L.
How heavy do I journey on the way
When what I seekmy weary travel's end
Doth teach that ease and that repose to say
'Thus far the miles are measured from thy friend!'
The beast that bears metired with my woe
Plods dully onto bear that weight in me
As if by some instinct the wretch did know
His rider loved not speedbeing made from thee:
The bloody spur cannot provoke him on
That sometimes anger thrusts into his hide;
Which heavily he answers with a groan
More sharp to me than spurring to his side;
For that same groan doth put this in my mind;
My grief lies onward and my joy behind.


LI.
Thus can my love excuse the slow offence
Of my dull bearer when from thee I speed:
From where thou art why should I haste me thence?
Till I returnof posting is no need.
Owhat excuse will my poor beast then find
When swift extremity can seem but slow?
Then should I spurthough mounted on the wind;
In winged speed no motion shall I know:
Then can no horse with my desire keep pace;
Therefore desire of perfect'st love being made
Shall neigh--no dull flesh--in his fiery race;
But lovefor lovethus shall excuse my jade;
Since from thee going he went wilful-slow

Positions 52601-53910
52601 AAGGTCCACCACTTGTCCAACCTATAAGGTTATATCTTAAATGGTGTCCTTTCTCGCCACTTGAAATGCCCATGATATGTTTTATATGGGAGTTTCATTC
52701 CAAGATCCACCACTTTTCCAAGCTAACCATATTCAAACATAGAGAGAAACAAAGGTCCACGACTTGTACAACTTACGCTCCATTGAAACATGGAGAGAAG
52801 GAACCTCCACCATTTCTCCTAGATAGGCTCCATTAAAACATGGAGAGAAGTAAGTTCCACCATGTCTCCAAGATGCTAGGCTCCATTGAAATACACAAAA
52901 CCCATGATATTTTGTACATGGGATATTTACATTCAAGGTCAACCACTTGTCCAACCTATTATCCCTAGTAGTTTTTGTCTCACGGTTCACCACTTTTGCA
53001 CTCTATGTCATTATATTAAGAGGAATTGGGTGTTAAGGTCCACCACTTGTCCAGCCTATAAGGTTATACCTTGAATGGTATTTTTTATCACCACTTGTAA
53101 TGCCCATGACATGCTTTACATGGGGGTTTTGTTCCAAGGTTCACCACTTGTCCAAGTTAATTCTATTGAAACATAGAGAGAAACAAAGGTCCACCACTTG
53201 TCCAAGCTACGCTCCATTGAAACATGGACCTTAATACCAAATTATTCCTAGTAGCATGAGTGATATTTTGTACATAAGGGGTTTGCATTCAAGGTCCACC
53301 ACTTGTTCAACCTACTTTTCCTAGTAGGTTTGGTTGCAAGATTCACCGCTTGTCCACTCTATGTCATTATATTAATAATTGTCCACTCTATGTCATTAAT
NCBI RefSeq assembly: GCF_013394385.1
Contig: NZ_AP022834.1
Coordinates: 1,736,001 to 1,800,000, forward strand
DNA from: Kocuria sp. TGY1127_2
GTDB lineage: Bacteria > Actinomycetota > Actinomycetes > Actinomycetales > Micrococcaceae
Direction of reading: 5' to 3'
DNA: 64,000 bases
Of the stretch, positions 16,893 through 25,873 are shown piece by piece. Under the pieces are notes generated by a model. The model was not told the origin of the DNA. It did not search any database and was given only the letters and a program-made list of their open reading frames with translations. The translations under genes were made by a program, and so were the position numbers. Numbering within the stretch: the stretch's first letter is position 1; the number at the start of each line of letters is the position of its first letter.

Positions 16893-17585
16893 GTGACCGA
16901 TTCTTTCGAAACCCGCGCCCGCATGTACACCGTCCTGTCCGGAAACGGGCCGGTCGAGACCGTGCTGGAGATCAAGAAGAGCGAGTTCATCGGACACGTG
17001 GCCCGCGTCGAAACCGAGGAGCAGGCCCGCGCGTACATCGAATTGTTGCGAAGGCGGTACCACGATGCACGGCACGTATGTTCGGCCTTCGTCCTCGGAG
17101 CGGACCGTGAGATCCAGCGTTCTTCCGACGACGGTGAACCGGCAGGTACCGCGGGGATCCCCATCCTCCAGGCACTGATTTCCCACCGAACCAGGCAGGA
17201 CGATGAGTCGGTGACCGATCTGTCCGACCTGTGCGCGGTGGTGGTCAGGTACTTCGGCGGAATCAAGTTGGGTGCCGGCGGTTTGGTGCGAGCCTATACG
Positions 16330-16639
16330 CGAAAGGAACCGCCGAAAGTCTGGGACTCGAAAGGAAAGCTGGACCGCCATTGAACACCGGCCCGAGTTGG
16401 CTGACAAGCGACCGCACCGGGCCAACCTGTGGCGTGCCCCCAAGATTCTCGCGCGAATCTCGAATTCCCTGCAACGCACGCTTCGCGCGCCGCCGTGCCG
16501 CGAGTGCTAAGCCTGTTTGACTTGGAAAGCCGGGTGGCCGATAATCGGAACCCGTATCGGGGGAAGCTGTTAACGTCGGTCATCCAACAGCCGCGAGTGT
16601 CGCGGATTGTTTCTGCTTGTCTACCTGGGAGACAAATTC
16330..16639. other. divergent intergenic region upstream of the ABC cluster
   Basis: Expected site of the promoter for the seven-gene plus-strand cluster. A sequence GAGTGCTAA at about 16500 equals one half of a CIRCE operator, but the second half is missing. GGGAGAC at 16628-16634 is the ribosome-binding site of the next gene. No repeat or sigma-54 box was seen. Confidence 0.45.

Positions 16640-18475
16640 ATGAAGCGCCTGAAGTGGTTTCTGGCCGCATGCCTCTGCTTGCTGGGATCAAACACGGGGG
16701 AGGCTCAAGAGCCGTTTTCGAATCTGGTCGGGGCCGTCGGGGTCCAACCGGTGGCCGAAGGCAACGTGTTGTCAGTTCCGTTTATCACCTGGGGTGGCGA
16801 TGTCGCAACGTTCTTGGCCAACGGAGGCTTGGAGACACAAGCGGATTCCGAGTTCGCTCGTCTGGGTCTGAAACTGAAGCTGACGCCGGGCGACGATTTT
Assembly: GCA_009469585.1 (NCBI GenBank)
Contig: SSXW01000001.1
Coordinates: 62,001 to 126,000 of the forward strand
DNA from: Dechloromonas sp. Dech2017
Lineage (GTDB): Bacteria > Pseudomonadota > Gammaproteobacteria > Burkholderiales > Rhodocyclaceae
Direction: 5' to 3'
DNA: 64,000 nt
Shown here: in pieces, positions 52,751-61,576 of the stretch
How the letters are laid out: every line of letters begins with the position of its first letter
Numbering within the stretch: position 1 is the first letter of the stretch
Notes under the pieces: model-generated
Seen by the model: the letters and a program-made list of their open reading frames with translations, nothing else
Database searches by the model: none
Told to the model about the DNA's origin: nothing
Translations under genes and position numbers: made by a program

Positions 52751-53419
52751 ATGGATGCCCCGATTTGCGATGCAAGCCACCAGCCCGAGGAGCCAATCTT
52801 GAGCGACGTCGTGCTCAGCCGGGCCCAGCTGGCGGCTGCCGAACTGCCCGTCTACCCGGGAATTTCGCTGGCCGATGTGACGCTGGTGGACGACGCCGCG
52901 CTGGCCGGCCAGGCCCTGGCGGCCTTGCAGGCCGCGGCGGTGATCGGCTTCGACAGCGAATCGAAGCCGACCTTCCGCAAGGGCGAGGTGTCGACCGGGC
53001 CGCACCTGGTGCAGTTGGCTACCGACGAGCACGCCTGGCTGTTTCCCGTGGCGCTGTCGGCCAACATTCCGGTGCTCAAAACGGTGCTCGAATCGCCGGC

Towards thee I'll runand give him leave to go.


LII.
So am I as the richwhose blessed key
Can bring him to his sweet up-locked treasure
The which he will not every hour survey
For blunting the fine point of seldom pleasure.
Therefore are feasts so solemn and so rare



Sinceseldom comingin the long year set
Like stones of worth they thinly placed are
Or captain jewels in the carcanet.
So is the time that keeps you as my chest
Or as the wardrobe which the robe doth hide
To make some special instant special blest
By new unfolding his imprison'd pride.
Blessed are youwhose worthiness gives scope
Being hadto triumphbeing lack'dto hope.


LIII.
What is your substancewhereof are you made
That millions of strange shadows on you tend?
Since every one hathevery oneone shade
And youbut onecan every shadow lend.
Describe Adonisand the counterfeit
Is poorly imitated after you;
On Helen's cheek all art of beauty set
And you in Grecian tires are painted new:
Speak of the spring and foison of the year;
The one doth shadow of your beauty show
The other as your bounty doth appear;
And you in every blessed shape we know.
In all external grace you have some part
But you like nonenone youfor constant heart.


LIV.
Ohow much more doth beauty beauteous seem
By that sweet ornament which truth doth give!
The rose looks fairbut fairer we it deem
For that sweet odour which doth in it live.
The canker-blooms have full as deep a dye
As the perfumed tincture of the roses
Hang on such thorns and play as wantonly
When summer's breath their masked buds discloses: